Single-syllable words have taken the oval office by storm – and America is suffering.
In fact, President Donald Trump uses fewer multi-syllable words and less unique words than any other president in history, according to Newsweek. He is currently communicating with the United States, and the rest of the world, at a fourth-grade level.
Whether you think this political strategy is “brilliant,” or “sad,” the effect it is having on the globe is clearly catastrophic.
There is incredible power over policy as the president. Trump is using rhetorical strategies such as humbug, or using repeated words or phrases (“[America] is a mess. I inherited a mess.”); antonomasia, or substituting a proper name for a nickname (Crooked Hillary); and ad populum, or stating something is true because it is the majority opinion, to influence the populations’ beliefs.
As a country that elected a president speaking at a fourth-grade level, these policies are most likely not going to be very progressive – especially when it comes to education.
Rebecca Kuehl from the Southern Communication Journal state, “… an emphasis on individual accountability and personal responsibility continues to shape education reform and public policy across partisan lines.”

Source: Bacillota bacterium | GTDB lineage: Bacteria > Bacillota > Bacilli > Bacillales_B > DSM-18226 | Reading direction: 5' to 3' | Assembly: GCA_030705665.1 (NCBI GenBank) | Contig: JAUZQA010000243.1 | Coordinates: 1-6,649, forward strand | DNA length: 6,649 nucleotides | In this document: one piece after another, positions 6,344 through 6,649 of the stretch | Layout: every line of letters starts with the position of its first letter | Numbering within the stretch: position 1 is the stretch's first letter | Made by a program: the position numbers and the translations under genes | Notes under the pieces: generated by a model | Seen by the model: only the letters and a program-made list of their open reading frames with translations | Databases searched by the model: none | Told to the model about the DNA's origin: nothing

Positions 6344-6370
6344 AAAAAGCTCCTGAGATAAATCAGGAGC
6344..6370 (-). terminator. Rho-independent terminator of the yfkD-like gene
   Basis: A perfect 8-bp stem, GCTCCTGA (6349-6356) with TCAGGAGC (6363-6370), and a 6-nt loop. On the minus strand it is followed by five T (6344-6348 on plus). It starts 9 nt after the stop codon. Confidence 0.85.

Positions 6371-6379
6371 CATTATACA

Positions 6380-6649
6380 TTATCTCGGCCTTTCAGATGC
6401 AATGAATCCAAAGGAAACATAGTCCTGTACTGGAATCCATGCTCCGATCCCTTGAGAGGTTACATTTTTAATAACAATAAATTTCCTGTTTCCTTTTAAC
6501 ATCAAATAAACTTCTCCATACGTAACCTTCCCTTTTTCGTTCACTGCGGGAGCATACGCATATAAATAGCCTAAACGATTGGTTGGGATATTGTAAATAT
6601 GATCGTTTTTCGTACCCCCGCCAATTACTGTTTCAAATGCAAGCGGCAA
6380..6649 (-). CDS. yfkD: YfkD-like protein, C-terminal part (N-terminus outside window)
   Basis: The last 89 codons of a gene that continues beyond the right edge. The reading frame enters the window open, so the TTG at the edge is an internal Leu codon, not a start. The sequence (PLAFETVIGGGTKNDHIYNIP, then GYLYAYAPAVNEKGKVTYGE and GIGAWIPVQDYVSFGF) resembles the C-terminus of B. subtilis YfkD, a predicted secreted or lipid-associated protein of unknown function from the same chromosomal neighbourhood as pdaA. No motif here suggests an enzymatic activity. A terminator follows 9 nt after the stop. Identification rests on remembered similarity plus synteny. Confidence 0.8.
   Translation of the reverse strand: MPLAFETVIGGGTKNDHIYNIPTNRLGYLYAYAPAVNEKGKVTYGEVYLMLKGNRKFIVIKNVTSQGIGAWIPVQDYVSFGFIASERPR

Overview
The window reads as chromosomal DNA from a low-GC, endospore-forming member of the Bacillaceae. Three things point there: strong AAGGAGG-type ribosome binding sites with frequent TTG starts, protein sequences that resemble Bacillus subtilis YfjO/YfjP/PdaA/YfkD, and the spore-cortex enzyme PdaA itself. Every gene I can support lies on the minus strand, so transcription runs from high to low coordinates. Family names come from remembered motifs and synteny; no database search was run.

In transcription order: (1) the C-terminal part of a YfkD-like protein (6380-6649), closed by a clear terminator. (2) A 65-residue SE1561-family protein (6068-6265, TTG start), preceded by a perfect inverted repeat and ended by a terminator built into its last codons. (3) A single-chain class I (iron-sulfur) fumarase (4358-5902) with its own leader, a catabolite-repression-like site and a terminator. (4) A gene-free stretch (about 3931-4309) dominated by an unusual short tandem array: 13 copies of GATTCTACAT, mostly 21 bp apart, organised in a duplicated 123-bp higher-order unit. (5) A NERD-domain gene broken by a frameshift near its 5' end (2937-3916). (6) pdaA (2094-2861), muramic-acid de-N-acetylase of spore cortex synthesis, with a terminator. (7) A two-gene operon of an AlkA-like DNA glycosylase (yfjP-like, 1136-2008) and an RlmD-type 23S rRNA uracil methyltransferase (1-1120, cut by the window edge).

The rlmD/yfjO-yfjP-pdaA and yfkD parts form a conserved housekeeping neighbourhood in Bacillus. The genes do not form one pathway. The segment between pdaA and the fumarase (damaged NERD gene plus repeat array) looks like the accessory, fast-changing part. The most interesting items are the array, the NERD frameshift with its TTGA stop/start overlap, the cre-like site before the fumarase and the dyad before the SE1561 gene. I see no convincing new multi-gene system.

The lack of intellectual terminology also lowers expectations for the general public, which makes it easier to turn away from education and proper grammar rules.
Sheldon Turner for the New York Times explains, “It all creates a self-fulfilling prophecy wherein the belief in the existence of an obtuse audience actually creates one.”
In fact, this effect is already underway. Only 10% of the United States is regarded as superior or above-average intelligence while 70% possess an intelligence level of only average or below.
Some may argue that this dumbing-down has made policy and confusing legislation more accessible to the majority of the population; however, I hope to live in a world where education is so accessible that the President of the United States, the leader of the free world, the commander in chief, doesn’t have to talk down to me.
Therefore, we should expect those in the public sphere – especially those in government, such as the president – to communicate through intellectual rhetoric that simulates and enhances United States citizens instead of requiring them to “dumb down” to earn political points.